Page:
The Lonely Writers’ Club

Six years is a long time. Long enough to land a job, get promoted two or three times, meet friends, lose friends, move houses, move cities, move countries, and either give your personality an overhaul or completely come to terms with who you are and what you can offer the world. But when you’re single, six years would most likely feel even longer, time stretching out like your delicate patience, weighed down by your earnest, hopeful waiting.

To me, six years of being single meant six years of making mistakes, sending and receiving mixed signals, navigating rejection, giving the benefit of the doubt only to be proven right, overthinking, forgiving and being forgiven, and learning and unlearning and relearning how to be alone. It was also six years of honest, heartbreaking writing flowing freely from my soul.

In those six years, I wrote all six of the novels and short story collections Summit Books agreed to publish, and while coping with a particularly devastating heartbreak in 2011, I churned out my favorite book, From This Day Forward, which I still can’t revisit today without shaking my head in disbelief at how all of that had actually come from me. I was lonely, of course, but I figured I had my words, and I had people who were willing to read them, and perhaps that was always going to be enough.

Then in the final weeks of 2012, I fell in love—spontaneously at first, then carefully and deliberately—and everything changed. I thought my newfound romantic happiness would inspire glorious, romantic pieces on soul mates and destiny and puzzle pieces finally fitting together, but most of the time I was left staring at blank screens and empty pages, frustrated, wondering where the girl who used to spend her Saturday evenings cradling a soy latte and writing poetry in bed had disappeared to.  (No, actually I knew where she was: out on movie nights and dinner dates, busy soaking up some seriously addictive relationship bliss.)

“I think we should break up so I can start writing again,” I told my boyfriend. I was kidding, obviously, but secretly I thought, what if that was the answer?

Spoiler alert: There is no concrete happy ending to this story yet, at least not as far as my writing is concerned. But there are promising little flags leading toward that happy ending, and I am picking them up as I go along. This summer my friends and I worked on a short story collaboration, Sola Musica: Love Notes from a Festival (which you can download on Amazon right now), and while I am not proud of the fact that it took me months to write a 10,000-word story, I did finish it, and I do like how it turned out.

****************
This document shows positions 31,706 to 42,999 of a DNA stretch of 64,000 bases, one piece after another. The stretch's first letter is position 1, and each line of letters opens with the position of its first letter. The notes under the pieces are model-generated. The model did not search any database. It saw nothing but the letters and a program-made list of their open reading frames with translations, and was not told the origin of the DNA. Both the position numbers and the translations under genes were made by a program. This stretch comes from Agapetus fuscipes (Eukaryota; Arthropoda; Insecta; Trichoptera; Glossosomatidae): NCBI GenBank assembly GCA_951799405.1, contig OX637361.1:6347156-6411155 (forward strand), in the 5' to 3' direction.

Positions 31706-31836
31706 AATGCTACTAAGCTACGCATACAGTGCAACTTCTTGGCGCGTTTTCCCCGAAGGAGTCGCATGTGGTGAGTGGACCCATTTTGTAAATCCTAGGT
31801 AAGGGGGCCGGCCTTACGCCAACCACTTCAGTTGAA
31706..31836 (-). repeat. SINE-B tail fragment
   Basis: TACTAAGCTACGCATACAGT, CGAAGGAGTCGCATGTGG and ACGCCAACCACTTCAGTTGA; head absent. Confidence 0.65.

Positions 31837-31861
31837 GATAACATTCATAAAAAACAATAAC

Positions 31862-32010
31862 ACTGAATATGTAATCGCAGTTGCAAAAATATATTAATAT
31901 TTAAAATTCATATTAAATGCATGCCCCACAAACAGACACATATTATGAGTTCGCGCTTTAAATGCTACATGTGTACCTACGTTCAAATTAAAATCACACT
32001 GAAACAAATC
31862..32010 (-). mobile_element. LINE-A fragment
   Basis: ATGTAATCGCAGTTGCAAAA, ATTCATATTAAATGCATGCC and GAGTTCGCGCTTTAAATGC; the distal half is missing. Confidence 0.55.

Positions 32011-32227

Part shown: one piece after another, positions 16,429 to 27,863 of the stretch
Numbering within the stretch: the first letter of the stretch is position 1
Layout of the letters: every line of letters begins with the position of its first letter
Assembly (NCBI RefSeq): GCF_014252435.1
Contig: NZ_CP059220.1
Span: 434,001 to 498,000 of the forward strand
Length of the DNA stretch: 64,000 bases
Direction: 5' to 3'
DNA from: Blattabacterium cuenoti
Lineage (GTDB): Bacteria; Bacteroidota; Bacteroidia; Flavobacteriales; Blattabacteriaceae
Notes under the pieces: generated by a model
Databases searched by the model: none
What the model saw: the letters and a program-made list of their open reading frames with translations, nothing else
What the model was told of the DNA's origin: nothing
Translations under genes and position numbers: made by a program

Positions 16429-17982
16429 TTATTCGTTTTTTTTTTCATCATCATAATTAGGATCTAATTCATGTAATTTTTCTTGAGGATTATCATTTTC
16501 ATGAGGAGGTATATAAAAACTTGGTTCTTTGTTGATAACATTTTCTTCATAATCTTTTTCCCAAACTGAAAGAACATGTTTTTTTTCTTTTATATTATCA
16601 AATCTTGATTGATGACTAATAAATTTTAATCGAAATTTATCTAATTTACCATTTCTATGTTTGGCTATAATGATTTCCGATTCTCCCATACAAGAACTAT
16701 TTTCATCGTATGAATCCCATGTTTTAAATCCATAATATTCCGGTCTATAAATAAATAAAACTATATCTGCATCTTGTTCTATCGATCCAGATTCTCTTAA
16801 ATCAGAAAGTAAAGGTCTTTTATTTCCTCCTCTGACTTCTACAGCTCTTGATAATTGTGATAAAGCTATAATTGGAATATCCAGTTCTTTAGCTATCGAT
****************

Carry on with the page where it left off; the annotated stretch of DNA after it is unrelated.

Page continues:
During the last few weeks before the deadline, my boyfriend would sit quietly beside me while I typed furiously on my laptop, patiently answering questions and giving me honest feedback on whether or not a paragraph made sense, or if a sentence sounded awkward, or if the characters were being weird, or if a plot twist felt like a copout. When I was finally done, he was the first person I asked to read it, the only person I trusted to be truthful but gentle with me. (P.S. He loved it.)

Perhaps the most important thing I’ve learned from this is that you won’t derive inspiration from the exact same source all your life. You can’t. If I was deeply inspired by my solitude and longing and sadness when I was single, maybe now it’s time to be inspired by things outside of myself: bigger, happier things. Things that are better when shared. Things that spread out easily like smiles across faces. Things like traveling. Or making new friends. Or building a profound, genuine, comfortable companionship. Or sincerely supporting each other’s dreams. Or collecting memories and experiences and, yes, stories together. Or all the times you look at each other and just know you’re both thinking, “I get you. I really do. We can do this.”

The well of loneliness may have run dry, but in its place there are pools of possibilities, lakes we have yet to dive into, oceans we can allow ourselves to drown in. Most of the time it still feels like the current is against me—there are still a lot of blank screens and empty pages—but on some days, good days, I can float on the assurance that my words are still safely within me, only swimming in a way that’s different and exciting and daunting and new.

 

Image Attribution: “moongirl” by Celine Nadeau is licensed under CC BY-SA 2.0